The Basel Committee on Banking Supervision (BCBS), the global standard setter for the prudential regulation of banks, has added climate risk as a strategic priority to its work programme for the first time.
As part of its 2021-22 agenda, the committee will examine “the assessment, measurement and mitigation of climate-related financial risks, spanning regulatory, supervisory and disclosure-related elements for the banking system.” It will also investigate how climate-related financial risks can be addressed within the existing Basel Framework.
The Swiss-based BCBS is a forum for international cooperation on banking supervision that has produced a series of international accords on bank capital requirements, liquidity and funding. It consists of 45 central banks and bank supervisors from 28 jurisdictions covering the world’s major financial markets, with secretariat services provided by the Bank for International Settlements.
Accompanying its new work programme, the BCBS also published two analytical reports on climate-related financial risks, based on literature reviews and discussions with large banks and other international forums. The first examines climate-related risk drivers and transmission channels, while the second focuses on measurement methodologies.
The reports conclude that climate risk drivers can be captured in traditional financial risk categories but more work is needed to reliably estimate this risk. The reports also found that the uncertainty associated with climate change presents a significant challenge.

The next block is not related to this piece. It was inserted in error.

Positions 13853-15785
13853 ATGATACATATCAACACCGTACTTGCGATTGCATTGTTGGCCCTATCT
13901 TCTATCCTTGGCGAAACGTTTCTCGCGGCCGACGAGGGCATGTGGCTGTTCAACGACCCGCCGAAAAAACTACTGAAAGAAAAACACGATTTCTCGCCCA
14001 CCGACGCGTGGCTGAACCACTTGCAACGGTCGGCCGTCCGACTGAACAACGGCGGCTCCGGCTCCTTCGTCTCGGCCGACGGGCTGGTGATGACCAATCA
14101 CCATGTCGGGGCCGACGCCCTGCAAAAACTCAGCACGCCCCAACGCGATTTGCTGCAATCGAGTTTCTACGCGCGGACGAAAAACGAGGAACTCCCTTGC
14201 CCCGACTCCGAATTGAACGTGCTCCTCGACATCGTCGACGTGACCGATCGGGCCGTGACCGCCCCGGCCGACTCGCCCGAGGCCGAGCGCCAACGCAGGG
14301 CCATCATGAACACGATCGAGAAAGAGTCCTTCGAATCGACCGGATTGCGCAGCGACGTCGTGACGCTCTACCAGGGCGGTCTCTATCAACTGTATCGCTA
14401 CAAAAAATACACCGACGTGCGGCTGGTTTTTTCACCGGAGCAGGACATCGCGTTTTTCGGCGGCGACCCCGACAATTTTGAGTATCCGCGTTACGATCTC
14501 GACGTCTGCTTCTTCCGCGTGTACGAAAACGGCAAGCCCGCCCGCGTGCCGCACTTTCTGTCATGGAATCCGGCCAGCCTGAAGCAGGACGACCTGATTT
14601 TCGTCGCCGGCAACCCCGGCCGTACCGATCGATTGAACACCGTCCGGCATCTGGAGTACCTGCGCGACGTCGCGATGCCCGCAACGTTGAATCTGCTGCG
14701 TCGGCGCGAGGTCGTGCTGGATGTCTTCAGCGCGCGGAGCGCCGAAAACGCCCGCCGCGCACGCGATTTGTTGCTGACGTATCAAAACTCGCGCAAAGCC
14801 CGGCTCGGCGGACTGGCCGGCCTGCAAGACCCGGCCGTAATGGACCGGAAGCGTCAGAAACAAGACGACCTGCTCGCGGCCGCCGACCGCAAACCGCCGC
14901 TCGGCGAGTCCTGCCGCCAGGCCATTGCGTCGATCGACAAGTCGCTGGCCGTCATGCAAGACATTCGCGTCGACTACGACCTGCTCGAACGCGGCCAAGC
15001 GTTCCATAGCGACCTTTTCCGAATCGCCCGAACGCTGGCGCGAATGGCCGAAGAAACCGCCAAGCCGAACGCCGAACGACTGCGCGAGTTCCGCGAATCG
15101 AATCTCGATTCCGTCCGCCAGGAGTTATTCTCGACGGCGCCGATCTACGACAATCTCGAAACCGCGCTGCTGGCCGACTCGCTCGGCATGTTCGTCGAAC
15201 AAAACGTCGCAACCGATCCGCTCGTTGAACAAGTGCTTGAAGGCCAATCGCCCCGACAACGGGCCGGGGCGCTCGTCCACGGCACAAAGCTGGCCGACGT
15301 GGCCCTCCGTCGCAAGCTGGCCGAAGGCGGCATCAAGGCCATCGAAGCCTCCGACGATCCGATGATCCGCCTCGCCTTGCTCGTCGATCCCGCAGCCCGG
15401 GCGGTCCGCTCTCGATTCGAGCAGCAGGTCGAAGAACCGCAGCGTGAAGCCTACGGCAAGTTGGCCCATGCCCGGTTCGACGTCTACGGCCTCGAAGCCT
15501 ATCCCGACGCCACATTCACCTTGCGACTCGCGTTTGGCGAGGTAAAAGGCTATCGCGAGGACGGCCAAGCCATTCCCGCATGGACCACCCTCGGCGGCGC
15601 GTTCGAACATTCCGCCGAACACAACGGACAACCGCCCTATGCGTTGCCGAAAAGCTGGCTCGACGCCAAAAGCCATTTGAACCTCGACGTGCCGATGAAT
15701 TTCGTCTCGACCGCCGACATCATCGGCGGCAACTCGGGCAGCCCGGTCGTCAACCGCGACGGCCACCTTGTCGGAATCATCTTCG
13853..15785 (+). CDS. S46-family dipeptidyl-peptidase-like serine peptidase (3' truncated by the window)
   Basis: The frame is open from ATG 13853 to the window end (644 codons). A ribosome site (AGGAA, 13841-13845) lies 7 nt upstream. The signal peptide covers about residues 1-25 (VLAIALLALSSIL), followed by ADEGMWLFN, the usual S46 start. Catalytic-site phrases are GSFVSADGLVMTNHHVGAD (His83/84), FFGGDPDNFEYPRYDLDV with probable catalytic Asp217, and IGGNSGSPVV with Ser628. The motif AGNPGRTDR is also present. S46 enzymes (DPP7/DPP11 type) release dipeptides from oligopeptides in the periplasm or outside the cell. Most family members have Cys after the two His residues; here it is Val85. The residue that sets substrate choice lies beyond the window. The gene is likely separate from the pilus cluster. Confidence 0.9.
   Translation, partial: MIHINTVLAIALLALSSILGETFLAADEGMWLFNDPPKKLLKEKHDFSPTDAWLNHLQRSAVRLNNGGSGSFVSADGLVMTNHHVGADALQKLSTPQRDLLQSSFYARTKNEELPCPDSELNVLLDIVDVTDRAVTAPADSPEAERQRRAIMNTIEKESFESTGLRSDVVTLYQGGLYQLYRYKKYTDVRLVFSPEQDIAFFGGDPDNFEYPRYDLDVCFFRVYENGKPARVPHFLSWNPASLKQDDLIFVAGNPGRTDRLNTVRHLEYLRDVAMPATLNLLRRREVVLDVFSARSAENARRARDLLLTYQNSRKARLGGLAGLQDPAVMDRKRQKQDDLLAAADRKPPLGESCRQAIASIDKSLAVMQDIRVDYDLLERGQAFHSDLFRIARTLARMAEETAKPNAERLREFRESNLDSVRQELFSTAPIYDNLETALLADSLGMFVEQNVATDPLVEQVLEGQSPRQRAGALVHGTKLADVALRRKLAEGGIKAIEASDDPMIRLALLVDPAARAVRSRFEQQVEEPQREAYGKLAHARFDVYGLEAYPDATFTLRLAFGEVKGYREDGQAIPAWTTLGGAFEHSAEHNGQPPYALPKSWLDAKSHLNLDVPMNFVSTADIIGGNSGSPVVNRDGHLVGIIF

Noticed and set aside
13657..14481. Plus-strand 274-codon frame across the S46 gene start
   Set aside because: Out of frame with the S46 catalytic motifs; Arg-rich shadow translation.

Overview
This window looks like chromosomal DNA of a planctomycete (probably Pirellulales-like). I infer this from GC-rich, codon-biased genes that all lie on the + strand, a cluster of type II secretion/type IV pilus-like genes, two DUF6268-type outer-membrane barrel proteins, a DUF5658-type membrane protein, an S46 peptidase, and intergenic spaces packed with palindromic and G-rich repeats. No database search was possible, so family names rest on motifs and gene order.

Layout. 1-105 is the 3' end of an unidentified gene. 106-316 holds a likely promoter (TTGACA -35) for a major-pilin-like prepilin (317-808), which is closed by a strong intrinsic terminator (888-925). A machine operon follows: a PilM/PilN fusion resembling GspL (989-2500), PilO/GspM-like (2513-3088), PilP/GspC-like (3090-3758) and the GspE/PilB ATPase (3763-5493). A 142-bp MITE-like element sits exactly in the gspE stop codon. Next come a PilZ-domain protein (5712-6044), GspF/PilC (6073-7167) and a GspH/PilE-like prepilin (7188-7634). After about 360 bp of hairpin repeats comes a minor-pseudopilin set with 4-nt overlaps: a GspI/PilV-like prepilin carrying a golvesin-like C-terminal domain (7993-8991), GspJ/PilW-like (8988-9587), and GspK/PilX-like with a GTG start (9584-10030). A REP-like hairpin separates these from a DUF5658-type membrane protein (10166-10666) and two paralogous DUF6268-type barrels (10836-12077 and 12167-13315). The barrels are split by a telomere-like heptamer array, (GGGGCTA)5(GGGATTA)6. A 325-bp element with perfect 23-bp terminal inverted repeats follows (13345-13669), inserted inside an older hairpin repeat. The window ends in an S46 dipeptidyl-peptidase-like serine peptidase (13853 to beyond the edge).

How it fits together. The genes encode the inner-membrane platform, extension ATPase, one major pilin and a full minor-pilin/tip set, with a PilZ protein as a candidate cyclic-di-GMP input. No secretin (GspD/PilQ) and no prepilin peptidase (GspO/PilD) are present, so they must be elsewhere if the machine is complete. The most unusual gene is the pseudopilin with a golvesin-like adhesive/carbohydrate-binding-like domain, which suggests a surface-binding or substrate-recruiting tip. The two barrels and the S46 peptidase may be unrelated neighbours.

Addressing that uncertainty, the BCBS will study climate-related risk for the banking system in three broad strands covering regulation, supervision and disclosure. The committee will also finalise outstanding initiatives related to mitigating risks and structural trends, including banks’ disclosure requirements for market risk and sovereign exposures.
One possible outcome from this exercise is an international accord or other coordination on climate-related financial risk disclosure requirements for banks.
The inclusion of climate-related risk into the BCBS’s work programme follows a stocktaking exercise last year examining existing regulatory and supervisory initiatives on climate-related financial risks.
This page was last updated April 30, 2021
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